Since the 1978 adoption of Proposition 13 California’s fiscal conditions have steadily deteriorated. This article questions whether this fiscal deterioration is due to a lack of budget affordability or of institutional ineffectiveness. In examining the institutional ineffectiveness of California’s budget system the article focuses on: (1) general revenue mobilization, (2) expenditure mandates in education, and (3) legislative party divisions in face of supermajority requirements. To this end, the article develops a pre-post regression model that analyzes the factors that influenced the state budget balances. The article finds that California’s deteriorating fiscal conditions are strongly influenced by the declining effective tax rate. The study also finds that increases in education spending are a statistically significant factor, but finds mixed support for the argument that political divisions drive California’s budget deficits.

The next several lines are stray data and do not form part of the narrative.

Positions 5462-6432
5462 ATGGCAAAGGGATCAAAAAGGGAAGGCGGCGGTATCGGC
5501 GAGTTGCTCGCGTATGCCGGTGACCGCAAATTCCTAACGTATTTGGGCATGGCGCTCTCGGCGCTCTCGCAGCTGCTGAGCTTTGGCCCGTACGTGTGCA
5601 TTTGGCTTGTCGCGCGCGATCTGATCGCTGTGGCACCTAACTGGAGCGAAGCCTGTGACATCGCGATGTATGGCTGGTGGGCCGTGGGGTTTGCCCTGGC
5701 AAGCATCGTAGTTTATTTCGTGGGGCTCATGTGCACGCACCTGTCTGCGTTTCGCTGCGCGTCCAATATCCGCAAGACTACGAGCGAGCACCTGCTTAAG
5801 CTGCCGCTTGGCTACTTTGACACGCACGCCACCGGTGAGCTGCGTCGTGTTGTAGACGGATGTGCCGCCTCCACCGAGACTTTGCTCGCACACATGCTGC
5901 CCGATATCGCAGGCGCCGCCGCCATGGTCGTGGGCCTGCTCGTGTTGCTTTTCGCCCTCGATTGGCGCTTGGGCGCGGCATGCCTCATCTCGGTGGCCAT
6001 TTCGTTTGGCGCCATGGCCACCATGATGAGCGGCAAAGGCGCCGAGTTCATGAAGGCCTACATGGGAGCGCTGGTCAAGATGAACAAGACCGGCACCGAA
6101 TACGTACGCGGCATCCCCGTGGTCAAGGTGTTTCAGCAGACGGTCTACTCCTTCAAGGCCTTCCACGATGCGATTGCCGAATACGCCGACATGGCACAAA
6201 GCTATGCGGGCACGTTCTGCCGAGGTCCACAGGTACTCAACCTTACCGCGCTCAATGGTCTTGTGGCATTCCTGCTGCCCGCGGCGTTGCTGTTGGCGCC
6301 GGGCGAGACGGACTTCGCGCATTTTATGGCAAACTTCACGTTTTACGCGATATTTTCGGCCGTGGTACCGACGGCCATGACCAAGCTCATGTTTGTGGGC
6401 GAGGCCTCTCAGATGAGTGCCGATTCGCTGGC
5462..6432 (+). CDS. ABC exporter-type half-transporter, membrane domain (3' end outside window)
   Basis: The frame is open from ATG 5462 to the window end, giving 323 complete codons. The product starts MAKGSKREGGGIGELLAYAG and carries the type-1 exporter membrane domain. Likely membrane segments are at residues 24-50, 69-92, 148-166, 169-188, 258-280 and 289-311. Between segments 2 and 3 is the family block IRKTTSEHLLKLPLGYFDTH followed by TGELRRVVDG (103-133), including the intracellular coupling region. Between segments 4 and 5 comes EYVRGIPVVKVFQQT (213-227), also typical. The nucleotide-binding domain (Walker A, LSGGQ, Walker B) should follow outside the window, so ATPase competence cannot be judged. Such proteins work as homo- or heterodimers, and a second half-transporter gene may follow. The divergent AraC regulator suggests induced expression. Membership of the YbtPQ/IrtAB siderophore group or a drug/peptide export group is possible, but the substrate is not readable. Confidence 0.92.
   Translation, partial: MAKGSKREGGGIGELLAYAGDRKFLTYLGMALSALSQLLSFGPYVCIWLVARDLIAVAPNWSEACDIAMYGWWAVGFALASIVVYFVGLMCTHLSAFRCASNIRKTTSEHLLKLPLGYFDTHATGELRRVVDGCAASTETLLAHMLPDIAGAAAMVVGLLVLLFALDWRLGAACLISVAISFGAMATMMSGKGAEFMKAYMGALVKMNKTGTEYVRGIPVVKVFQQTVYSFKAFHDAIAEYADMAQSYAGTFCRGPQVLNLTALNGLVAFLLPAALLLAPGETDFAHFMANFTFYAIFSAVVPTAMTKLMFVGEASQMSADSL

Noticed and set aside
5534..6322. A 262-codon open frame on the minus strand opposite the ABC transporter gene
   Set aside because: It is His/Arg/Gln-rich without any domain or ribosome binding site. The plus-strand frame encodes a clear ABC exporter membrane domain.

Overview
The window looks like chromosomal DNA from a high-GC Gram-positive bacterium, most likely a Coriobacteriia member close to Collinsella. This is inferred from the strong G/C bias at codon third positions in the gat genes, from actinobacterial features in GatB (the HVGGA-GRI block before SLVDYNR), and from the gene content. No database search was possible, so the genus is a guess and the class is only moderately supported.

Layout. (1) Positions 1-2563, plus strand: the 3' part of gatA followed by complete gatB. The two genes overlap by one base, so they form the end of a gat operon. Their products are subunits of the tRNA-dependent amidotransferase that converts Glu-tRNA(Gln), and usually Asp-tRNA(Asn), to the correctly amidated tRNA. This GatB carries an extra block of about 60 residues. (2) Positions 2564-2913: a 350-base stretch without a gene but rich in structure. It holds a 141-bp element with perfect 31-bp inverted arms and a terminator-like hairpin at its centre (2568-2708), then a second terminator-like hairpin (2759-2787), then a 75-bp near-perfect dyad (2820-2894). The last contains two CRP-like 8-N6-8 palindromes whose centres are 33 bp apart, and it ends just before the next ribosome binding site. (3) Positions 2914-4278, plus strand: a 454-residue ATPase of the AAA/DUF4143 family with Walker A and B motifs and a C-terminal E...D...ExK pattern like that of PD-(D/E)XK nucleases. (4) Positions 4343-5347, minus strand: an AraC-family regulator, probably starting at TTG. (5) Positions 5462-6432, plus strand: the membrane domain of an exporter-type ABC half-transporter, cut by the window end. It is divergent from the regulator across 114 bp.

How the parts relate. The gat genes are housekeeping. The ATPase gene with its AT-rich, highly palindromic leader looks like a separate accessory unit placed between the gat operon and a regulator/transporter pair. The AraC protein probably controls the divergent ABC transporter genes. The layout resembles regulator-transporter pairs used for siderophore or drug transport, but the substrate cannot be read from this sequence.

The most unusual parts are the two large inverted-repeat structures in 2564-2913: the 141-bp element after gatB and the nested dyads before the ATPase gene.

Stanisevski, D. and Fowler, L. (2015), "Is california broke or is its budgeting system broken? empirical examination of the budget affordability, the institutional arrangements, and the growth of deficits in California", Journal of Public Budgeting, Accounting & Financial Management, Vol. 27 No. 3, pp. 377-402. https://doi.org/10.1108/JPBAFM-27-03-2015-B004
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